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I need to generate a random number from the following data:

0-10 : 23%

10-80 : 50%

80-100 : 27%

How do I generate a random number from such information?

One way would be to fit a distribution but I have to do this for about hundred variables and I don't want to fit 100 distributions. Any hints?

import random
a=[23, 73, 100]
b=[10, 80, 100]
rndval=awesomefunction(a,b)

Now, regarding awesomefunction(), I have absolutely no clue.

But, from what little I know, (and a very sloppy implementation)

temp_rand=random.uniform(0,100)
if(temp_rand<=23):
 rndval=random.uniform(0,10)
if(temp_rand<=73 && temp_rand>23):
 rndval=random.uniform(10,80)
if(temp_rand>73):
 rndval=random.uniform(80,100)

But IMHO, this is sloppy beyond measure.

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Do you mean 80-100? –  Tanvir Ahmed Dec 18 '12 at 18:33
1  
What language? what code have you tried atleast share all that –  Mr. Alien Dec 18 '12 at 18:33
    
@Mr.Alien, I am language agnostic at the moment but I'll share what I think should be the framework. –  user1132648 Dec 18 '12 at 18:34
    
This will probably have to run in O(n^2) time. The most efficient way of doing this is still the same idea, but you can optimize if the inputs are in arrays. You can have nested for loops. –  Tanvir Ahmed Dec 18 '12 at 18:49
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4 Answers

up vote 1 down vote accepted

You can have 2 random generators to achieve this. The first should generate a random double from 0 to 1.

For this generator, you should check to see if the random number is from 0 to .22, .23 to .73, or .74 to 1. If the number falls within the first range, you just run another random number generator that generates a number from 0 to 10, and that's your number. The same goes for the second and third ranges.

Some high level pseudocode:

double firstRandomNumber = generateRandomNumberFromZeroToOne();
if (firstRandomNumber <= .22) {
    //generate random number from 0 to 10 and that's your number.
} else if (firstRandomNumber <= .73) {
    //generate random number from 10 to 80 and that's your number.
} else {
    //generate random number from 80 to 100 and that's your number.
}

A side note: Most languages already have random number generators that will generate a random number from 0 to 1 or an integer up to a specific range (0 to 10).

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You could do a two-step random fetch. The first random number would tell you which quartile (roughly) to use. Then randomly pull from that group.

Pseudocode:

randPercentile = 100 * Rand()

if (randPercentile <= 23)
    randResult = Rand(0, 23)
else if (randPercentile > 23 && randPercentile <= 73)
    randResult = Rand(24, 73)
else
    randResult = Rand(74, 100)

print randResult

You have to check the Rand API for your language/framework of choice but most Rand functions will return a float between 0 and 1 by default with overloads for minimum/maximum value ranges. And the latter call (with min/max) can be coded by you pretty easily if it's not available.

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This is exactly what I thought, is this "sloppy" by industry standard? –  user1132648 Dec 18 '12 at 18:42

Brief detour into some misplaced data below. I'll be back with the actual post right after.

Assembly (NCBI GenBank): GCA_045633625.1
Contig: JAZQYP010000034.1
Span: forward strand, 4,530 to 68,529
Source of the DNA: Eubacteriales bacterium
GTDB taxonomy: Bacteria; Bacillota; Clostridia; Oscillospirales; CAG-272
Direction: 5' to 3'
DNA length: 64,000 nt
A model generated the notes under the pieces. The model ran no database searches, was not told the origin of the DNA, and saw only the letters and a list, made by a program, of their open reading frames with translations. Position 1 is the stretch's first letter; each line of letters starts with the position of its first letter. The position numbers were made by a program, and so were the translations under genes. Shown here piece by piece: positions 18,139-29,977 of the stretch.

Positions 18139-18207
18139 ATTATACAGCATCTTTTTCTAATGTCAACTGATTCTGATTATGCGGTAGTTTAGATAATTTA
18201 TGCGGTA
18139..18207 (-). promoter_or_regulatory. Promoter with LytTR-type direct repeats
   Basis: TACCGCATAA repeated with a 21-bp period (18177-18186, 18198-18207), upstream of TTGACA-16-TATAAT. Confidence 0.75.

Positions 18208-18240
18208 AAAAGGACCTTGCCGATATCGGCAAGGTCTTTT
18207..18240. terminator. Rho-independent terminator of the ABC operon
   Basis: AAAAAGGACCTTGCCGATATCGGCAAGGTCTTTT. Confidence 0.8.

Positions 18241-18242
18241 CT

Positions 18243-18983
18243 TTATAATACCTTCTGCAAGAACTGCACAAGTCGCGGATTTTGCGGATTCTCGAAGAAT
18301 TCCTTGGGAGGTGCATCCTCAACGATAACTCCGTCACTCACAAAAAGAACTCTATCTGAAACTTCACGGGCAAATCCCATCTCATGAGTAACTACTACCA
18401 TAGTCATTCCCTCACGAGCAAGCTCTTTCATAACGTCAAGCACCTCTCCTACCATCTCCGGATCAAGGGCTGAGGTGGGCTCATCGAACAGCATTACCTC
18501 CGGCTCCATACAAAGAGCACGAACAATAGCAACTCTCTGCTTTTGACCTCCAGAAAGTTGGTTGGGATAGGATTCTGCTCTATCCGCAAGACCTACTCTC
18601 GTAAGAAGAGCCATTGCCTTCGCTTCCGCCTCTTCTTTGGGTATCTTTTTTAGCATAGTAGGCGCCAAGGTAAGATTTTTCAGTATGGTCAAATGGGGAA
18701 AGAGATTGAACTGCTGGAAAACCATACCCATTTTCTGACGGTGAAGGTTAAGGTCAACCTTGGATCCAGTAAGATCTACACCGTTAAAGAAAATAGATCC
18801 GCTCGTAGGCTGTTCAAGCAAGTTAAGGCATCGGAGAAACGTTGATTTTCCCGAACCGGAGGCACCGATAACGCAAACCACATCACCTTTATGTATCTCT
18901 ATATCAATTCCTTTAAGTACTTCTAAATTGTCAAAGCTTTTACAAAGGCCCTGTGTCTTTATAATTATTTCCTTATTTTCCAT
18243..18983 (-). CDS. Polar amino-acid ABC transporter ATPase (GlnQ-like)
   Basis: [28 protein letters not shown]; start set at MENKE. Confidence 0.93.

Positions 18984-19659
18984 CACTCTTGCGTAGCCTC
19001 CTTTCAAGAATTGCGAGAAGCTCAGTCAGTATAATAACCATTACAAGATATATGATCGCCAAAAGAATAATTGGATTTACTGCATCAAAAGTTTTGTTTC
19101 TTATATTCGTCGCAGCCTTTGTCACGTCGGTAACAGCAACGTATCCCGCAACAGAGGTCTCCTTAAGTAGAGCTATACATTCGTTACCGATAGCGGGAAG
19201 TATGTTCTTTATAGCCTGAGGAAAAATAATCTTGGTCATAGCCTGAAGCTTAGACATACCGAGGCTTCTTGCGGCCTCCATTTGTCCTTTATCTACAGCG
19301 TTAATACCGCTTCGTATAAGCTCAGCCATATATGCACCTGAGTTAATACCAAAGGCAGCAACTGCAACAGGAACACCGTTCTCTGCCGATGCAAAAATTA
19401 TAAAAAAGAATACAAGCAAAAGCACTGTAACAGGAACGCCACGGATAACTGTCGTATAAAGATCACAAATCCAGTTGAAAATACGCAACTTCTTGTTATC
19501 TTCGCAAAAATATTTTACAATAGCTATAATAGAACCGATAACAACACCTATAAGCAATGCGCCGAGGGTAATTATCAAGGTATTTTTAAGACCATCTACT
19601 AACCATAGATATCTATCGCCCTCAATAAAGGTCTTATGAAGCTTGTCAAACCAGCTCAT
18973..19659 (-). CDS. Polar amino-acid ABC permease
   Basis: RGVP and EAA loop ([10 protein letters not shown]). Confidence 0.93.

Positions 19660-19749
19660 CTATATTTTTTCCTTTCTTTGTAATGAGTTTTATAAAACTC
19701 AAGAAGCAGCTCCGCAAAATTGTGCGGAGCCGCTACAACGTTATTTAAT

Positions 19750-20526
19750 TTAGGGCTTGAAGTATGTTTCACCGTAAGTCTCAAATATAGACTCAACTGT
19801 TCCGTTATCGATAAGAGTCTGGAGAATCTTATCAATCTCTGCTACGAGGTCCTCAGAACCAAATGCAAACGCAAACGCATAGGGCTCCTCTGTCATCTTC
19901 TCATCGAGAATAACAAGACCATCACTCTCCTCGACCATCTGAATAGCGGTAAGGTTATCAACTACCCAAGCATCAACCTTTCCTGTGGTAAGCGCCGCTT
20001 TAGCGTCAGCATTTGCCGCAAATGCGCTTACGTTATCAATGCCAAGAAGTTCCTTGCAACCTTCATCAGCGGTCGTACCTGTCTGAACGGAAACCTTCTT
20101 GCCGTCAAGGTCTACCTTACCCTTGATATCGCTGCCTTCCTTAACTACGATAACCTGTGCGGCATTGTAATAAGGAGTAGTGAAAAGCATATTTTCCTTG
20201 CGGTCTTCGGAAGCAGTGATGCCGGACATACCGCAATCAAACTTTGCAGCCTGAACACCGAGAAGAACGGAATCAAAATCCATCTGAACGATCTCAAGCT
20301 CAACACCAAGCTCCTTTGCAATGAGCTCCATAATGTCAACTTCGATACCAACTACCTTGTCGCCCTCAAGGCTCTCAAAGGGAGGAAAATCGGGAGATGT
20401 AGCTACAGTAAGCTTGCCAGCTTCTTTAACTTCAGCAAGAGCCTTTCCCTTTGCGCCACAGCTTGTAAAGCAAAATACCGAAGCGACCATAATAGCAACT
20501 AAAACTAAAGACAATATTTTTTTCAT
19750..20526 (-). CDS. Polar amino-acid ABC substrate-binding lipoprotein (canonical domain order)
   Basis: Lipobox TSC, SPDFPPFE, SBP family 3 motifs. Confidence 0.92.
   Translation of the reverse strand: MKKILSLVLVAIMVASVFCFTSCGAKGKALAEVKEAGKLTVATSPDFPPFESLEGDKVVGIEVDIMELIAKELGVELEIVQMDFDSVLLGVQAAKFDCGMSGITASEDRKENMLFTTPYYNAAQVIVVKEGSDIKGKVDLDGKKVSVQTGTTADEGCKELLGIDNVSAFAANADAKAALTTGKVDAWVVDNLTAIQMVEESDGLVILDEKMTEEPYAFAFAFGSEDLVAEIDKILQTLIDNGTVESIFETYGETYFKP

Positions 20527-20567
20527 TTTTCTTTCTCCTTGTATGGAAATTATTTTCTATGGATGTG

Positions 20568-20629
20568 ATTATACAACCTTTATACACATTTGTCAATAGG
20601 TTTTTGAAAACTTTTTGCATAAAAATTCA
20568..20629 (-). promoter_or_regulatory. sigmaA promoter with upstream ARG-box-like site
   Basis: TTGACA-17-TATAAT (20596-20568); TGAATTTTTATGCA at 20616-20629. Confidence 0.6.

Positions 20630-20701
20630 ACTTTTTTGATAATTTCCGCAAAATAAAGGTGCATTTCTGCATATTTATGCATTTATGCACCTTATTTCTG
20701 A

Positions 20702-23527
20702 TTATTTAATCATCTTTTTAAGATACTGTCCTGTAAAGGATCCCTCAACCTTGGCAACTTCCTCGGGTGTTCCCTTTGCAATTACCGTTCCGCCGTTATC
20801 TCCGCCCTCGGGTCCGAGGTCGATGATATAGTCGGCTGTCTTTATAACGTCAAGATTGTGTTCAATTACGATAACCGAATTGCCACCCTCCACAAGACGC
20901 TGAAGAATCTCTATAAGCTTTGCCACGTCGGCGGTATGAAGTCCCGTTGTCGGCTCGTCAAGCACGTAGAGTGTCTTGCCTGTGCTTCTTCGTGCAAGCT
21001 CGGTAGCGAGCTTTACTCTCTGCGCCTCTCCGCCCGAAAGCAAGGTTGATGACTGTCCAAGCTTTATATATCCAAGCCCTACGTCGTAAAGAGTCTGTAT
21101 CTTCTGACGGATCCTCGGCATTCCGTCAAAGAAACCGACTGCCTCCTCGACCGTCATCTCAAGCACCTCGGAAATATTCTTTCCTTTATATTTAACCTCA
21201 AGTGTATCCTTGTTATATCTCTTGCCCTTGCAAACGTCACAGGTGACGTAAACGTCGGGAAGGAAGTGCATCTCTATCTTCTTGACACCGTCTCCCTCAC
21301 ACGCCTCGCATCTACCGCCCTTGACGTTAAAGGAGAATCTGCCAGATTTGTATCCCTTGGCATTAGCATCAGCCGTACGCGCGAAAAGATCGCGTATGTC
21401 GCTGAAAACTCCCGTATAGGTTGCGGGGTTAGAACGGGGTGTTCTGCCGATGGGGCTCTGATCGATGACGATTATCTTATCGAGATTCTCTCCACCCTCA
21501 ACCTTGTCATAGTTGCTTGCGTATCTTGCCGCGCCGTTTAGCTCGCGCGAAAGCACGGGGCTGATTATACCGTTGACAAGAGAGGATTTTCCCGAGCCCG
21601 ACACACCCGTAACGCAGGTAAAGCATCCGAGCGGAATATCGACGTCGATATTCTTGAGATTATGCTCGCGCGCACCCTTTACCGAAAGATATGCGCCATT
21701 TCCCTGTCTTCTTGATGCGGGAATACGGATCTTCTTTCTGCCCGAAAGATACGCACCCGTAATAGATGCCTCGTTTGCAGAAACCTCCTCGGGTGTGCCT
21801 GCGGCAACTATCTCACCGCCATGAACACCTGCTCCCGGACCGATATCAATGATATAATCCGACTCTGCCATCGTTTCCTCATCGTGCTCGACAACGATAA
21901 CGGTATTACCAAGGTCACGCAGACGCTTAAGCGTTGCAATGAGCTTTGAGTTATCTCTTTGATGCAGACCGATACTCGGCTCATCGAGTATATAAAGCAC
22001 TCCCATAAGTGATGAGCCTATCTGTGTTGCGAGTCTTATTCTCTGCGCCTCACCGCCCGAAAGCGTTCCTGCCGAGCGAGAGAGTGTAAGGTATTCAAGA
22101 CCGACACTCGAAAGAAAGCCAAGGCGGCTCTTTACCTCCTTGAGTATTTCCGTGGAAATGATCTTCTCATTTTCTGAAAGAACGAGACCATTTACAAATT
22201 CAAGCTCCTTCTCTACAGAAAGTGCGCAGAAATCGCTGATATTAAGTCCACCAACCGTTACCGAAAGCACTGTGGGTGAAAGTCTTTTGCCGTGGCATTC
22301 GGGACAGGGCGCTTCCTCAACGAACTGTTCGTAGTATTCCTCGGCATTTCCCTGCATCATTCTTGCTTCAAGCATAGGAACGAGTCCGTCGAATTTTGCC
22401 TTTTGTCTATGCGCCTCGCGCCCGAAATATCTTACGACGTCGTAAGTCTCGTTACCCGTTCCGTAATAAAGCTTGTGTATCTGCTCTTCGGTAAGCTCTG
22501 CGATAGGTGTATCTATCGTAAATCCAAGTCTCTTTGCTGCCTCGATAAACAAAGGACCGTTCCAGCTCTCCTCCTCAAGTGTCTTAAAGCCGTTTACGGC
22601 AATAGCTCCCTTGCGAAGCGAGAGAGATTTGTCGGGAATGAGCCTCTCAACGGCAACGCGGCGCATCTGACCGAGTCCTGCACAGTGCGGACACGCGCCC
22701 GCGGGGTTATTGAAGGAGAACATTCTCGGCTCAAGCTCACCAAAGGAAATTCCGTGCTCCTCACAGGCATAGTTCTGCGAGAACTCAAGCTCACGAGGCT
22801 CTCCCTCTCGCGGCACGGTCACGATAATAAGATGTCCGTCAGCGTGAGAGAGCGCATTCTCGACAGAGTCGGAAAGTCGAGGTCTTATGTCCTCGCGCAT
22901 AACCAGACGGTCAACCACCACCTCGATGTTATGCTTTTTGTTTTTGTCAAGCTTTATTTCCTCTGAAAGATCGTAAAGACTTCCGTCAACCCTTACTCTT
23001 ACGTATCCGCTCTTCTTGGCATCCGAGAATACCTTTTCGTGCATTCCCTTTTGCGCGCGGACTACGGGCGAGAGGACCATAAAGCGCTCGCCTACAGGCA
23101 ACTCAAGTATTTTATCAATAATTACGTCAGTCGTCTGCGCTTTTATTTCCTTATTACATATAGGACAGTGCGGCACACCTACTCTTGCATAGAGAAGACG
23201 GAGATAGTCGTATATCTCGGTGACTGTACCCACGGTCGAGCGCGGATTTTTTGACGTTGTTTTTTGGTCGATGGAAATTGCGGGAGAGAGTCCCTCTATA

The pseudo code example is "sloppy" because it's hardcoded for your ranges. To make it cleaner and reusable I you could modify the code to enable different ranges. –  Paul Sasik Dec 18 '12 at 18:44
    
Is there any way to make this invariant of the total number of "buckets"? For instance, if I had 10 buckets instead of 3 (0-10, 11-20 etc.) would I have to write 10 if loops? –  user1132648 Dec 18 '12 at 18:44
    
Yes, see my previous comment. The best way to do it will vary with, again, your language of choice, but you will certainly pass some sort of collection of range data which the Rand algorithm would work against. –  Paul Sasik Dec 18 '12 at 18:46
    
I have added my prospective code to the question (the way I thought of it). But if I had more buckets, I don't think there is a way around writing more if loops. I can probably use switch case but that's that? –  user1132648 Dec 18 '12 at 18:47
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See http://www.keithschwarz.com/darts-dice-coins/ and Data structure for loaded dice? for information about several approaches, trading speed and complexity.

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C# implementation of a "ranging" random number generator with N ranges possible.

using System;
using System.Collections.Generic;

public class MyClass
{
    static void Main()
    {
        var ranges = new List<Range>
        {
            new Range( 0,  23,  0,  10),
            new Range(24,  73, 11,  80),
            new Range(74, 100, 81, 100),
        };

        for (var i = 0; i < 50; i++)
        {
            var randInt = GetRand(0, 100, ranges);
            Console.WriteLine(randInt);
        }

        Console.ReadKey();
    }

    static Random _myRandom = new Random();

    static int GetRand(int absMin, int absMax, List<Range> ranges)
    {
        var i = _myRandom.Next(absMin, absMax);

        foreach (var range in ranges)
        {
            if (i >= range.PercentMin && i <= range.PercentMax)
            {
                return _myRandom.Next(range.ValueMin, range.ValueMax);
            }
        }

        throw new ArgumentOutOfRangeException("Incomplete range?");
    }
}

class Range
{
    public int PercentMin { get; set; }
    public int PercentMax { get; set; }
    public int ValueMin { get; set; }
    public int ValueMax { get; set; }

    public Range(int pctMin, int pctMax, int min, int max)
    {
        PercentMin = pctMin;
        PercentMax = pctMax;
        ValueMin = min;
        ValueMax = max;
    }
}
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